What does implied consent mean?

05 Feb What does implied consent mean?

In Virginia, if you are arrested for driving a motor vehicle on a highway in the Commonwealth, you are deemed to have consented to have samples of your breath, blood, or a combination of both, taken in order to determine the level of alcohol, drugs, or a combination of both in your system. When it comes to implied consent there are a couple factors that should be considered. First of all, implied consent only applies if you were operating your vehicle on a highway in the Commonwealth. It does not apply if you were operating your vehicle on private property. Secondly, implied consent only applies if you were arrested within three hours of the time the alleged driving under the influence occurred. If the alleged intoxicated driving occurred more than three hours prior to your arrest, then implied consent is not valid to obtain breath or blood samples. If the implied consent statute applies to your situation and you refuse to provide a breath or blood sample, then you can be charged with refusing to provide that sample. The punishment for failure to provide a breath and/or blood sample depends on your prior criminal record. A first offense refusal is a civil penalty and the court is required to suspend your driver’s license for one year. If you have previously been convicted of a refusal charge or a driving under the influence charge within the past ten years, then a violation is punishable by up to six months in jail and/or up to a $1,000.00 fine, and requires a three year suspension of your driver’s license. If you have previously been convicted of more than one refusal charge, or more than one driving under the influence charge, or some combination of the two within the past ten years, then a violation is punishable by up to twelve months in jail and/or up to a $2,500.00 fines, and requires a three year suspension of your driver’s license. If you have been charged with refusing to provide a breath or blood sample, it is important to speak to an attorney to determine whether implied consent applied to your case and what sanctions you may be facing if convicted.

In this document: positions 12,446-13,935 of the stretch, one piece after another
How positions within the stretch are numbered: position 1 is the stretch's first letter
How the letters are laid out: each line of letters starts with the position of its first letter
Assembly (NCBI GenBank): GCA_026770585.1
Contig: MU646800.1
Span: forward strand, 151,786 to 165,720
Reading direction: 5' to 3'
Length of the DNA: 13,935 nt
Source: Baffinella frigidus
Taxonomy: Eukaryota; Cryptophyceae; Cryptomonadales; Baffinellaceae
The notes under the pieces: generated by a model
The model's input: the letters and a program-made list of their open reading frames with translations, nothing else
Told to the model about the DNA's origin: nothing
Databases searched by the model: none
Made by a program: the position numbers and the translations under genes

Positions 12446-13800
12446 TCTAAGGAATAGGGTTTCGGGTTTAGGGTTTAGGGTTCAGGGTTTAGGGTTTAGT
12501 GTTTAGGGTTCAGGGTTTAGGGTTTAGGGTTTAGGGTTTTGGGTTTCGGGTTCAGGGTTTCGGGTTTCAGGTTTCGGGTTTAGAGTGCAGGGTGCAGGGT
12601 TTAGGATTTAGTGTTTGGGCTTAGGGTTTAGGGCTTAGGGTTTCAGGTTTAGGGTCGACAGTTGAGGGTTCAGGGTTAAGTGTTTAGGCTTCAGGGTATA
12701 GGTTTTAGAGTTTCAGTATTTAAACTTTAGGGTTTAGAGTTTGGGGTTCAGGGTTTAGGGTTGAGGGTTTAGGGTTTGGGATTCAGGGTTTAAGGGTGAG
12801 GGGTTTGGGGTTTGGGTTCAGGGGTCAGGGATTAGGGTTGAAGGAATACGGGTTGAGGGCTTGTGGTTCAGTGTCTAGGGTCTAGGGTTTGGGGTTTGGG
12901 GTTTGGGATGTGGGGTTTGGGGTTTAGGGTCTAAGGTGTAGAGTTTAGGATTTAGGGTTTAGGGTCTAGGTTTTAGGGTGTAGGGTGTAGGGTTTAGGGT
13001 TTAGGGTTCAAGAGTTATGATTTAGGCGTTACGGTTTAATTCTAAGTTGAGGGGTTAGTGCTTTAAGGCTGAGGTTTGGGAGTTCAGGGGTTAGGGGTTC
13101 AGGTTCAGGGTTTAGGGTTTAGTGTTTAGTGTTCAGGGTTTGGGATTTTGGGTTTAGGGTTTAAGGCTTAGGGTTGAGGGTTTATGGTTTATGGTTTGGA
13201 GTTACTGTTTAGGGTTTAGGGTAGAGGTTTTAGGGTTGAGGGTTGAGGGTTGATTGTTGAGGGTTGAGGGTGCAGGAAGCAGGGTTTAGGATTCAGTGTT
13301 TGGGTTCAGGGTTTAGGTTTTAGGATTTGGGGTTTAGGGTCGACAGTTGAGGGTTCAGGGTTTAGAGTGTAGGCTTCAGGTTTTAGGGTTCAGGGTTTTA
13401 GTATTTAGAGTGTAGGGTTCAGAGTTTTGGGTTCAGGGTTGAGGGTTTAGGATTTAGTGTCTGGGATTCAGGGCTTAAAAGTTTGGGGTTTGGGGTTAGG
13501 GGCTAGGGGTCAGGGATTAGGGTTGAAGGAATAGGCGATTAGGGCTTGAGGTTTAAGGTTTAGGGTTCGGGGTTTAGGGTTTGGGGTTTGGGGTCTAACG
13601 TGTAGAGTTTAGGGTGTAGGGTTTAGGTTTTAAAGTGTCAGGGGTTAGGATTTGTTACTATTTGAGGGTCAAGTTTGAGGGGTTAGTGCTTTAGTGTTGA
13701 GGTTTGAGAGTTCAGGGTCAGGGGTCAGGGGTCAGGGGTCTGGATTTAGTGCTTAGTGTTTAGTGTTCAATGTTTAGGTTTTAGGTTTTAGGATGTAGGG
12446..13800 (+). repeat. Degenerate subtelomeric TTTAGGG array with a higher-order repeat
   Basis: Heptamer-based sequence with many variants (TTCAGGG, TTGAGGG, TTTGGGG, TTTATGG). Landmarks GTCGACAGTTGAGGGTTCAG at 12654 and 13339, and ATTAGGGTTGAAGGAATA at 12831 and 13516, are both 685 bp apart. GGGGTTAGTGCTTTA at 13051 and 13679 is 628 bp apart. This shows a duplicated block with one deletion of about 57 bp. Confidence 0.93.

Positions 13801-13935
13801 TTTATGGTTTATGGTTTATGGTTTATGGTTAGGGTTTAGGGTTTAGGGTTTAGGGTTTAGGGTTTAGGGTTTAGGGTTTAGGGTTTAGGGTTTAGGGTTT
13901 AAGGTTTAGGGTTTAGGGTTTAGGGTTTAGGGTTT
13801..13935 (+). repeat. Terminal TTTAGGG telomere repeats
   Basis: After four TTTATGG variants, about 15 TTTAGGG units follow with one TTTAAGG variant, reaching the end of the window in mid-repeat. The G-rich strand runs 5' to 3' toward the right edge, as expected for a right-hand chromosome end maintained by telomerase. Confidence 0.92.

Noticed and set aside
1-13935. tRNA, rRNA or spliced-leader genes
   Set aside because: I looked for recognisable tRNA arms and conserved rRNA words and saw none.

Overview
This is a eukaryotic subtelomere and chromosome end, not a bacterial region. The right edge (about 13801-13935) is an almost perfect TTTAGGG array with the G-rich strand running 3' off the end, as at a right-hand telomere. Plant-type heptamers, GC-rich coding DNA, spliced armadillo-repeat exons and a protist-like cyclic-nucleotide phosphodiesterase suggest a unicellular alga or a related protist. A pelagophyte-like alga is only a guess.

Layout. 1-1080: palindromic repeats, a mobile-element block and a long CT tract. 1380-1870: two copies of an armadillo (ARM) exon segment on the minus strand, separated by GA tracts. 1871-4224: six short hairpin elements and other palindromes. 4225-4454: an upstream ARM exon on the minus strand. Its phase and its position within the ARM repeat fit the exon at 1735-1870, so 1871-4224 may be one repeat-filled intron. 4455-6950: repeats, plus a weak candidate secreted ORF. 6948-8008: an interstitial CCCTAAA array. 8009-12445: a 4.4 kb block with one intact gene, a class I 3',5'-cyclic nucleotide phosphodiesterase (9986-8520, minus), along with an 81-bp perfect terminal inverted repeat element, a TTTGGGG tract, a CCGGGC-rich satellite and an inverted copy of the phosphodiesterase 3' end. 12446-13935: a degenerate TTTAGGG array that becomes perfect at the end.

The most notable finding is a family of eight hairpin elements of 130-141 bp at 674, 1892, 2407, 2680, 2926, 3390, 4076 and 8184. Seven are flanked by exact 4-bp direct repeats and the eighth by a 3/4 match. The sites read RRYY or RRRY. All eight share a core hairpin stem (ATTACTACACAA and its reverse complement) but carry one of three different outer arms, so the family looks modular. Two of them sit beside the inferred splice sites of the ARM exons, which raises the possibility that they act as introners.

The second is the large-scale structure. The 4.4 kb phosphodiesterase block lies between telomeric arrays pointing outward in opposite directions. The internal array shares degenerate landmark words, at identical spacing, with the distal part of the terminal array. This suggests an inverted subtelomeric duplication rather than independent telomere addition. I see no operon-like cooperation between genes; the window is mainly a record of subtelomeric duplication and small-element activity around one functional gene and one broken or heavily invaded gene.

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DISCLAIMER

The preceding material is for information purposes only. The material is not legal advice and does not create an attorney-client relationship. You should consult an attorney for advice on the particular details of your case. Case results depend upon a variety of factors that are unique to each case. Past case results do not guarantee or predict a similar result in any future case.